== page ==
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What parents should know about retinopathy of prematurity

Posted by Frank Piscitelli | Dec 18, 2019 | 0 Comments

Retinopathy of prematurity is an eye disease that may cause blindness in infants born before 31 weeks gestation. When the health care provider does not diagnose and treat this condition shortly after birth, permanent vision loss can result.

If your baby was born prematurely, learn more about the importance of screening for and treating ROP.

What is retinopathy of prematurity?

This disease causes blood vessels within the retina of the eye to grow abnormally and bleed. Over time, the scarring created by the abnormal vessels detaches the retina from the back of the eye, causing blindness. Because retina do not completely develop until near the end of pregnancy, early birth may negatively impact the normal development of these cells. The earlier a baby is born, the more likely it is that he or she will experience ROP.

What are the symptoms of ROP?

Screening is especially important because early ROP cases show few symptoms. As the disease progresses, the infant may display white pupils or unusual eye movements. The American Academy of Ophthalmology recommends a dilated eye exam to check for this condition in infants born prior to 31 weeks.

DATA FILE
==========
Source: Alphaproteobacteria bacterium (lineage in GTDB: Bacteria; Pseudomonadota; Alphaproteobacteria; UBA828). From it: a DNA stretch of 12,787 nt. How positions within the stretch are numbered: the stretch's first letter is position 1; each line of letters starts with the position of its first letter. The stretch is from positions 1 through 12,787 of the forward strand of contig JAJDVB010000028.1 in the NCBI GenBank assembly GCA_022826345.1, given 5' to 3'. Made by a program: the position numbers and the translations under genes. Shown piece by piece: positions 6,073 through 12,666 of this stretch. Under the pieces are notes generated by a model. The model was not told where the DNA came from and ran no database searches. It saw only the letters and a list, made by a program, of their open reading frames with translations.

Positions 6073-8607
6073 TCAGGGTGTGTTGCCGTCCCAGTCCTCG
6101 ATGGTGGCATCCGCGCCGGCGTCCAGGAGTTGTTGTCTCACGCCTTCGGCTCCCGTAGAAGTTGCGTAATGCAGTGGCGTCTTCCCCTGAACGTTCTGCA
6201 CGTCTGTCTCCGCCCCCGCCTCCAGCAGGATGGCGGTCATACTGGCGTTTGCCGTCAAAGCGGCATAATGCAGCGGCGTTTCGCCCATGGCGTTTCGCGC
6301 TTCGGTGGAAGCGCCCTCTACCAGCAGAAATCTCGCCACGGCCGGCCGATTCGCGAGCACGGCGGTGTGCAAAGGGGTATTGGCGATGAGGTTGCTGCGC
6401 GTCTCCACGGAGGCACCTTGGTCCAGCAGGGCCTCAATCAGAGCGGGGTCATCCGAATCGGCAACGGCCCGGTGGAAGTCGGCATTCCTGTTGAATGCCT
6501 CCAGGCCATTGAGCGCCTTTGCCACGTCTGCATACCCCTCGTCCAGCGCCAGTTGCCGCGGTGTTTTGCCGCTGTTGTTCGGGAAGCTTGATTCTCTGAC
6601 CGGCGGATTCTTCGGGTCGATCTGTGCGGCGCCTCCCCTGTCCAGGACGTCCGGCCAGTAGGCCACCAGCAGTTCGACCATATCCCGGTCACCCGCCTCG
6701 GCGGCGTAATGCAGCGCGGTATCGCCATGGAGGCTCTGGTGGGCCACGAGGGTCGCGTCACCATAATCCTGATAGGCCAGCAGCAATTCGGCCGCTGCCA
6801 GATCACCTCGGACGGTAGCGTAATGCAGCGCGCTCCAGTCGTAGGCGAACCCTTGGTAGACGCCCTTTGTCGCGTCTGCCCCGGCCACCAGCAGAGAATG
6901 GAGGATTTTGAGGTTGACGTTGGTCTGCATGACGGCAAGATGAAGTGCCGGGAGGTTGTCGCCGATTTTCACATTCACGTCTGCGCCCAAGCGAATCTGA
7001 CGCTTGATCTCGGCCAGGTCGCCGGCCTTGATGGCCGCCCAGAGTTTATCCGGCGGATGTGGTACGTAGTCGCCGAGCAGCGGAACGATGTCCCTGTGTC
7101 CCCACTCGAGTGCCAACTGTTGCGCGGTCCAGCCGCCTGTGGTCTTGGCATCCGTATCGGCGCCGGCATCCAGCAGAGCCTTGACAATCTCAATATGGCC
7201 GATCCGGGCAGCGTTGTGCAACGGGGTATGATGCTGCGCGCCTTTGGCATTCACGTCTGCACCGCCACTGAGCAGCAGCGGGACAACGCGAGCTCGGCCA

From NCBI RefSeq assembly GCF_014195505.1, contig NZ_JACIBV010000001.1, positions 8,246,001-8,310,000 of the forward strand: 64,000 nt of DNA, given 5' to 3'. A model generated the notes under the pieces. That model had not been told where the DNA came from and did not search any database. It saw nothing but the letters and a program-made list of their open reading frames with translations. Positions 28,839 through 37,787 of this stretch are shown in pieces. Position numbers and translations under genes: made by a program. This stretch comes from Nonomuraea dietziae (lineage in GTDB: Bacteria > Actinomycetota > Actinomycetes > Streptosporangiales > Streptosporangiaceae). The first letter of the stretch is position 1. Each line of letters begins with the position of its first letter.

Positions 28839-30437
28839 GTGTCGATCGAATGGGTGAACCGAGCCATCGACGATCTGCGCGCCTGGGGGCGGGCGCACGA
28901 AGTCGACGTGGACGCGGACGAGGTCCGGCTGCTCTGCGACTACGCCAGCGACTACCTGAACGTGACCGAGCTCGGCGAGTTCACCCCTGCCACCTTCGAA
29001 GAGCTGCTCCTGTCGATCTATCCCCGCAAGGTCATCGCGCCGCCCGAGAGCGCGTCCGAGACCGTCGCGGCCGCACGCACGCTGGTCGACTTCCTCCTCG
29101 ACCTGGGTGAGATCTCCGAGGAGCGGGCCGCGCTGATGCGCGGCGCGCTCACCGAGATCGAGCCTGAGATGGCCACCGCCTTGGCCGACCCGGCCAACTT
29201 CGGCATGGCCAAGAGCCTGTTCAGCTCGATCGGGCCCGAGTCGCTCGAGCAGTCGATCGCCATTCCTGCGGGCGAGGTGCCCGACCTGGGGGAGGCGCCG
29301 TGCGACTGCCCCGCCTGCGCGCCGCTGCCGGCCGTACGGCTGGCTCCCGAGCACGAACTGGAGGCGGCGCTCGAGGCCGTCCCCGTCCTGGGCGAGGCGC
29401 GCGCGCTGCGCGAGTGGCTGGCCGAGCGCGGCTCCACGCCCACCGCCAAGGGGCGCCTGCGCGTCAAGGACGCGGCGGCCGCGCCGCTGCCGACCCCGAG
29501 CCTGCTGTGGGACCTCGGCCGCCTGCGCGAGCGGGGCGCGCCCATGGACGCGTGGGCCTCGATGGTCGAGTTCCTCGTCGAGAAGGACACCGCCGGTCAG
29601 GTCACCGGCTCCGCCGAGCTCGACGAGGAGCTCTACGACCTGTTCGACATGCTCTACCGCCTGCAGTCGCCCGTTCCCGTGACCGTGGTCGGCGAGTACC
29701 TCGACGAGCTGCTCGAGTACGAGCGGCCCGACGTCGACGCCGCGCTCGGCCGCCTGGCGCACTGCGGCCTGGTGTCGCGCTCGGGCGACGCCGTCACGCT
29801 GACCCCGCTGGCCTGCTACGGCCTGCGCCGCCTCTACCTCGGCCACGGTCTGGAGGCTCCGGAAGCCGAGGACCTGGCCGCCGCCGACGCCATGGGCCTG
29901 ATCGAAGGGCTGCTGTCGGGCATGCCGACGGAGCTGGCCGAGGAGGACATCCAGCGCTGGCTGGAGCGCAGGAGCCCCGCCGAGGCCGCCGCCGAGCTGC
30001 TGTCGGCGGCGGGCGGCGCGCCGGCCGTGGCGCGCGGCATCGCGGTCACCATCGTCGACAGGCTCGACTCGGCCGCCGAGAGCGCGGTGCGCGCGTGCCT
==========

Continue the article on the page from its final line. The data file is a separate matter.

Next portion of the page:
The earlier a doctor detects and treats, the better the potential outcomes for the patient. For this reason, parents may have a medical malpractice suit if the child's doctor negligently fails to diagnose ROP.

How is this condition treated?

Most cases of ROP require surgery to prevent scars from forming. Your child's doctor may recommend laser surgery to remove scars from the periphery of the retina to preserve the more important central retina. In some cases, injection of a medication into the affected area can stop the abnormal growth. Advanced cases may require more complex surgery.

If your baby was born early and you have concerns about his or her vision, determine whether your child had an ROP screening at birth. If not, you could have a medical malpractice claim if he or she suffers vision loss as a result of this disease.

About the Author

Frank Piscitelli

As a first-generation Italian in the United States, Frank is no stranger to tough times. His father's family moved to Cleveland from Italy on May 22, 1958, with a few articles of clothing, some personal items and very little money. His family shared a home with three other related families but happily worked long hours doing jobs that involved physical labor, just to put food on the table. There was the promise of hope and opportunity, which was missing before his family moved here.


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Attorney Frank Piscitelli has nearly 30 years experience representing individuals and families against large corporations and insurance companies. His practice is limited to wrongful death and very serious injury cases.

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